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Boston Dynamics’ is one of the world’s leading robotics companies. Its long been famous for its increasingly advanced four-legged robot “dogs” bomb squads are already deploying. But I was today years old when I learned that the company also makes a humanoid robot so darn advanced it can do a backflip. And I’ll be honest, it creeps me out a bit.

First of all, Boston Dynamics’ little four-legged robot helper has the cute name “spot.” What’s not to love? But its huge humanoid model is called “Atlas.” That name’s a little spot on, if you ask me. In a video two years ago called “Partners in Parkour” (embedded below), Boston Dynamics revealed that Atlas can do all kinds of cool tricks. Including a backflip for goodness sake!

So how does this robot pull its moves off? And does it make you feel a bit uncomfortable too?

Boston Dynamics is slightly vague about Atlas’ precise dimensions. They list its height as 1.5 meters, which would be just under five feet. It weighs in at 196 pounds. And before you call this bot big-boned, know that the makers 3D-printed a ton of aluminum and titanium components to get the strength-to-weight ratio down. Atlas has 28 separate hydraulic joints, and those are hefty. But overall, it can run 5.5 mph.

Why worry about a humanoid robot’s strength-to-weight ratio? So the software team could push the bounds of what a humanoid robot could do. I still think of humanoid robots in terms of Honda’s Asimo, which just shuffled around. But Atlas uses an entirely new paradigm of perceptive movement.

A white humanoid Boston Robotics robot climbing up a set of stairs.
Atlas robot | Boston Dynamics

This means that instead of performing a series of pre-programed moves, the engineers are attempting to teach it to react and adjust. In demonstrations, you can see Atlas trip and catch itself. If the engineers ask it to do a backflip and then a fist-pump, it might stumble a bit in ways it doesn’t when it just does the fist-pump alone. But it is learning. Its directions look less like “Open your left hand, pickup that bag…” and more like “Move that bag from here to here. You figure out how.”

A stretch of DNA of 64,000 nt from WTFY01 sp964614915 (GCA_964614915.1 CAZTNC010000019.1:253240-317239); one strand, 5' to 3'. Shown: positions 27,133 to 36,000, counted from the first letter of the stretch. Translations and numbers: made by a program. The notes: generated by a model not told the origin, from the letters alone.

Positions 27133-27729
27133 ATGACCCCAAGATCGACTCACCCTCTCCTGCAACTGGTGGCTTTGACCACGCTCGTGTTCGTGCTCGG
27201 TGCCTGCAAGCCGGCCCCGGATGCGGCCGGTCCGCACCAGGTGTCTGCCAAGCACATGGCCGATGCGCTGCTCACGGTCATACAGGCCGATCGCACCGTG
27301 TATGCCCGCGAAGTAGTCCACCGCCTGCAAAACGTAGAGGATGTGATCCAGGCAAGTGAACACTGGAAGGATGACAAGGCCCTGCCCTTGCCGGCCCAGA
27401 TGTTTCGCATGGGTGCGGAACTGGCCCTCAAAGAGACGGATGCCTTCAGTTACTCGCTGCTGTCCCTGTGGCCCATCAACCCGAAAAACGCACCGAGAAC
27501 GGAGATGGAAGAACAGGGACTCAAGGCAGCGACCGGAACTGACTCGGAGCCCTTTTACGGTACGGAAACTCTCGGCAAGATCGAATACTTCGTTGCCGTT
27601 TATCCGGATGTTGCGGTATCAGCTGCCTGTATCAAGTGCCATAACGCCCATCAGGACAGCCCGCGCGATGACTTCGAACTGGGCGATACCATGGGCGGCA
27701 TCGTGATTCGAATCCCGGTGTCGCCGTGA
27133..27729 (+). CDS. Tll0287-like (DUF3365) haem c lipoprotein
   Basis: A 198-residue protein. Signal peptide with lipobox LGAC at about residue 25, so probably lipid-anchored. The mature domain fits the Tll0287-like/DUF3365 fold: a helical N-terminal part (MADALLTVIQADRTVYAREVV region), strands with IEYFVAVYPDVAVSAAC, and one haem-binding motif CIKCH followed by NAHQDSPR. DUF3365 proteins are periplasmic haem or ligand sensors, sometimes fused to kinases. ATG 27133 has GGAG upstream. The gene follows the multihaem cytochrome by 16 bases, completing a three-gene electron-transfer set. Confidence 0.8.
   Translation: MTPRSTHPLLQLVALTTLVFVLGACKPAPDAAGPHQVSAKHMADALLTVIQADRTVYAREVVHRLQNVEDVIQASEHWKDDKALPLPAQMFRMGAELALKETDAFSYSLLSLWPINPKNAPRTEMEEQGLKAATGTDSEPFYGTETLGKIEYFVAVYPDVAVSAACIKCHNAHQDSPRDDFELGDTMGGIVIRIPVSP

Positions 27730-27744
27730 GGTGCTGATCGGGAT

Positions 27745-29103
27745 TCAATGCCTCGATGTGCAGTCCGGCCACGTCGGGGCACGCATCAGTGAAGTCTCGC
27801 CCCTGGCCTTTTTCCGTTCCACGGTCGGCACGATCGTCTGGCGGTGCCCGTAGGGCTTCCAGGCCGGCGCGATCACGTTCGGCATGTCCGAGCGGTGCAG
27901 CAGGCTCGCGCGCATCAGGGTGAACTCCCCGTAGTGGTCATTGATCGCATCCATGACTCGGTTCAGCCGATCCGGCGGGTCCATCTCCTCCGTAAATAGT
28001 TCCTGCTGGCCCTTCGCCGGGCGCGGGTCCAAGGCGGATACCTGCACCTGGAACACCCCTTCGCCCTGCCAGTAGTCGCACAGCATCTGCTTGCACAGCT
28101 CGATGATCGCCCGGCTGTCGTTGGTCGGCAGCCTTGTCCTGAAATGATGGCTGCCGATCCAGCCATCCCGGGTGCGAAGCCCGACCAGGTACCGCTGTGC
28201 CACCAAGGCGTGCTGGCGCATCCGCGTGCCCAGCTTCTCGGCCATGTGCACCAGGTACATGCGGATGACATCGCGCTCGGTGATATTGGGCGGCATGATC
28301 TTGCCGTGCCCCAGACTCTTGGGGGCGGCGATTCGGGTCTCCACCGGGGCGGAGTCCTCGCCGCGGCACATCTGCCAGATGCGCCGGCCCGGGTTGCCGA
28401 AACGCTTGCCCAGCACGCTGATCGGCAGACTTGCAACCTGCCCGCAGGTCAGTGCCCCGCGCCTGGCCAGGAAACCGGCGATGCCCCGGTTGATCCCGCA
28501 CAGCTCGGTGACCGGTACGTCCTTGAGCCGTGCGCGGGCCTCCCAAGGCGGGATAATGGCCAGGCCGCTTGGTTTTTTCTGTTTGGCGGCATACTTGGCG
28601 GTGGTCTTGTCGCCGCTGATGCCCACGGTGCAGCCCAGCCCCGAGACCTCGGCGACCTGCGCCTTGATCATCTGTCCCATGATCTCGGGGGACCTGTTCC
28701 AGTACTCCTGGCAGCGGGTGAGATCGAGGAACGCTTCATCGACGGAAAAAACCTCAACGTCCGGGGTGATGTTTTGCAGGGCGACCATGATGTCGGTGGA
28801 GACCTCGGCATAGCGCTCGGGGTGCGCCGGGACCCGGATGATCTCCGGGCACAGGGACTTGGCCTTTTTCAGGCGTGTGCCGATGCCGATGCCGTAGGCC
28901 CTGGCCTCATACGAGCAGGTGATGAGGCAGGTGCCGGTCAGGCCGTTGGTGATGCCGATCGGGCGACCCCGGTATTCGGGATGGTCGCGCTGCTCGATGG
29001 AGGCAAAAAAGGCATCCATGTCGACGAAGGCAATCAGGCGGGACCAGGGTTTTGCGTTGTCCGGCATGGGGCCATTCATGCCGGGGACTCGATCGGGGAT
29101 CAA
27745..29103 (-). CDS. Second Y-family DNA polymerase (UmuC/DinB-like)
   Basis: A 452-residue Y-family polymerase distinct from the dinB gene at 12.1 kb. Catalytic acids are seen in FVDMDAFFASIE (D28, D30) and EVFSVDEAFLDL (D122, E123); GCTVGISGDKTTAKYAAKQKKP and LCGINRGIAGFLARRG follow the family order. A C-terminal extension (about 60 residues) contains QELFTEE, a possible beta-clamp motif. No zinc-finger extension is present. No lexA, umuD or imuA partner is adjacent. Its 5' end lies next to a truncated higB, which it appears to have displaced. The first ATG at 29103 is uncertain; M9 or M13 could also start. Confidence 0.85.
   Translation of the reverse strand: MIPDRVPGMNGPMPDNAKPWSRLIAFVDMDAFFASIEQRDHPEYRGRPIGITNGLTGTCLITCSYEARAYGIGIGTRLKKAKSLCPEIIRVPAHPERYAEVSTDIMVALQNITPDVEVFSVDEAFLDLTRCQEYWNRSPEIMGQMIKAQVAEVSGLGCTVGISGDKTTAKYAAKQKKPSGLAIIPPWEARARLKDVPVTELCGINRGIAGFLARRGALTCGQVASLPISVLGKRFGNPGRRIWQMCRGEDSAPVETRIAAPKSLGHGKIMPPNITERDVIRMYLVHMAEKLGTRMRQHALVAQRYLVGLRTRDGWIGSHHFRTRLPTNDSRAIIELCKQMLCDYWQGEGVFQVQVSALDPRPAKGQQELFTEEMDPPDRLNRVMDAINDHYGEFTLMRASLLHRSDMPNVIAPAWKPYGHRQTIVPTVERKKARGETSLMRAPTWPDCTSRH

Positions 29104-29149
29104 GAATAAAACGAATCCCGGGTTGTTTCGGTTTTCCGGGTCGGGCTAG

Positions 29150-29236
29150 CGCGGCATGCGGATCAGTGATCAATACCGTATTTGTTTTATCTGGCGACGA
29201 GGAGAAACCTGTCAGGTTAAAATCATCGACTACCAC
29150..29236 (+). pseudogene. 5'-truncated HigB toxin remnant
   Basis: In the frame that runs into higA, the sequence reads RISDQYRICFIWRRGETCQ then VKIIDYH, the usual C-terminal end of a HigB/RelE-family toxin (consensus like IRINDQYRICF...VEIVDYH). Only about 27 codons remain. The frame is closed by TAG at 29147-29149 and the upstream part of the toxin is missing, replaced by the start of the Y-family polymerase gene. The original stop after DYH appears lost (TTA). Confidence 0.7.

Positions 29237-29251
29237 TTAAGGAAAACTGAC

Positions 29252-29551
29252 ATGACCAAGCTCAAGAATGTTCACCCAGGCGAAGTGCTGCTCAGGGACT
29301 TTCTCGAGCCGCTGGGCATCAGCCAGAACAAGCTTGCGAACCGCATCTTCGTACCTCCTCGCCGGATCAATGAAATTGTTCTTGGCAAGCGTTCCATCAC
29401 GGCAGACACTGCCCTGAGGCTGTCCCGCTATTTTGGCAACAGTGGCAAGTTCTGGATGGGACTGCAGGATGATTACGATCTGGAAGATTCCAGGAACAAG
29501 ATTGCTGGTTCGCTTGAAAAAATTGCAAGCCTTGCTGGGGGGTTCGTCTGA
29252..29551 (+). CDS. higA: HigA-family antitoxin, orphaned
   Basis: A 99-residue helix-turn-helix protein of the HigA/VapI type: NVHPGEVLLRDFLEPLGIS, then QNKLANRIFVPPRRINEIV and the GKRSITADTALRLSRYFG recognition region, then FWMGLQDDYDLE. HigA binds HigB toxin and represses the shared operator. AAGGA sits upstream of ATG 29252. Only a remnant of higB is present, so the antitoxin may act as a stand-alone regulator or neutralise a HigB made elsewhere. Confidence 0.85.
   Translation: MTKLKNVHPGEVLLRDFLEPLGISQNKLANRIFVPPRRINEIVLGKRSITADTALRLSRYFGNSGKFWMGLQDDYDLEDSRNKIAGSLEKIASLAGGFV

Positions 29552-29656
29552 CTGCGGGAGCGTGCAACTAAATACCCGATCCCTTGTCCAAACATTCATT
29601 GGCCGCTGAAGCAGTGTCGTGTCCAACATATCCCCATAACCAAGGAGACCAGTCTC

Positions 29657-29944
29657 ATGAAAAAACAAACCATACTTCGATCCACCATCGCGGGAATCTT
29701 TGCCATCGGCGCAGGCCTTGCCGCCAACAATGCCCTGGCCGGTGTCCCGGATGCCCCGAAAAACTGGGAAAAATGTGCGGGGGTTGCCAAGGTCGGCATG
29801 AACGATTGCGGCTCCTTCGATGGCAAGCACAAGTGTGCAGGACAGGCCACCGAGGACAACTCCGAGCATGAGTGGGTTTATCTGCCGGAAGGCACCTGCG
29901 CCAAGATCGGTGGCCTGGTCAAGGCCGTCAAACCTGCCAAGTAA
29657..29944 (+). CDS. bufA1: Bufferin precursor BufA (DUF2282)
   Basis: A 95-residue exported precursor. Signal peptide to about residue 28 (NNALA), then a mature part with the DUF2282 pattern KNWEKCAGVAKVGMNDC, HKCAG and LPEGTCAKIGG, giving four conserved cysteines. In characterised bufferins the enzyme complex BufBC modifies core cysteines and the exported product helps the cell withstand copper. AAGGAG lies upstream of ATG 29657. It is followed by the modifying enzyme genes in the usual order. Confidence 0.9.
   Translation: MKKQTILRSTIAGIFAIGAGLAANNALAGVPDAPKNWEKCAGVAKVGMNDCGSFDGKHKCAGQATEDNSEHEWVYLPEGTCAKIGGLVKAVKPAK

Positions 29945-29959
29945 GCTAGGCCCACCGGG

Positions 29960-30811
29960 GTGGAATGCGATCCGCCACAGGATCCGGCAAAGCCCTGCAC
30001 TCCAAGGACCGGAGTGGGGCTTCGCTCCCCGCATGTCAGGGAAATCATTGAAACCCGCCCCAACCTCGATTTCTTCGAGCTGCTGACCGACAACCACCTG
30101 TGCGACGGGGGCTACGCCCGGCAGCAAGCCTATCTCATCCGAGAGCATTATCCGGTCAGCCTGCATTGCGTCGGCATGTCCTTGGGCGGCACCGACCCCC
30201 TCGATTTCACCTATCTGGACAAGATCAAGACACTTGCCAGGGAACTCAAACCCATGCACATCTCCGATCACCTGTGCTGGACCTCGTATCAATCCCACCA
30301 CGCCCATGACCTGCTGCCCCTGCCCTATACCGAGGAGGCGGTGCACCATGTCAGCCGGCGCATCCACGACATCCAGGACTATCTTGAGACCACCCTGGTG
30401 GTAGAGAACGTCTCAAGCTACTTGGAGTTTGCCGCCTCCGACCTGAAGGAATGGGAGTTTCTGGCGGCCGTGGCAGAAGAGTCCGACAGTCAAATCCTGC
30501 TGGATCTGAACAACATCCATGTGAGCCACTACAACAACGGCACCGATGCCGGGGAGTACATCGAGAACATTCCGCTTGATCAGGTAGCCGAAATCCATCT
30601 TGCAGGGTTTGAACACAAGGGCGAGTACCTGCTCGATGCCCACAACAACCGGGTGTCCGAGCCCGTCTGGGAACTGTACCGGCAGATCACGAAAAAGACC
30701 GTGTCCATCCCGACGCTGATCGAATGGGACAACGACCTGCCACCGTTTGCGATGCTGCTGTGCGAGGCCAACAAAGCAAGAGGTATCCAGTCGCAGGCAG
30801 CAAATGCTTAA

Early on, Boston Dynamics had much more luck with a four-legged walking robot than a humanoid one on two legs. Its engineers admit the humanoid form factor poses a ton of challenges. And the result may not be the most useful: A bigger robot, even if it isn’t as nimble, would be better at industrial tasks. A smaller, nimbler robot–such as spot–is a more useful remote drone for bomb squads or building inspectors or search-and-rescue teams. Most things a humanoid robot can do, well a human can do it too.

“Humanoids are interesting from a couple perspectives…First, they capture our vision of a go-anywhere, do-anything robot of the future. They may not be the best design for any particular task, but if you wanted to build one platform that could perform a wide variety of physical tasks, we already know that a human form factor is capable of doing that.”

 Scott Kuindersma, the Atlas team lead at Boston Dynamics

I can certainly see the technical benefits of a humanoid robot. Even if we are decades away from a “go-anywhere, do-anything” bot that can interact with all aspects of human life. But I find them the creepiest. I see a big industrial robot, even on autopilot, and I know I could easily outrun it. I see a cute little four-legged robot like “spot” and I imagine I could eventually kick it over. But Atlas is something else entirely.

I’m not the first person to feel icky about humanoid robots. Professor Massahiro Mori introduced the term “uncanny valley” in 1970. Its a psychological principle predicting that a robot very much unlike a human won’t bother us at all. Think R2D2 or Wall-E. But the more like us a robot is, the more uncomfortable it will make us. The phrase “valley” suggests that at some point, a robot identical to a human in every way would no longer make us uncomfortable. Is that true? I’m not sure, but something tells me we’ll find out eventually.

Next, read about the robot dog that sacrificed itself to save police officers, or see if YouTuber Cleo Abram can beat Atlas in a jousting mach in the video below:

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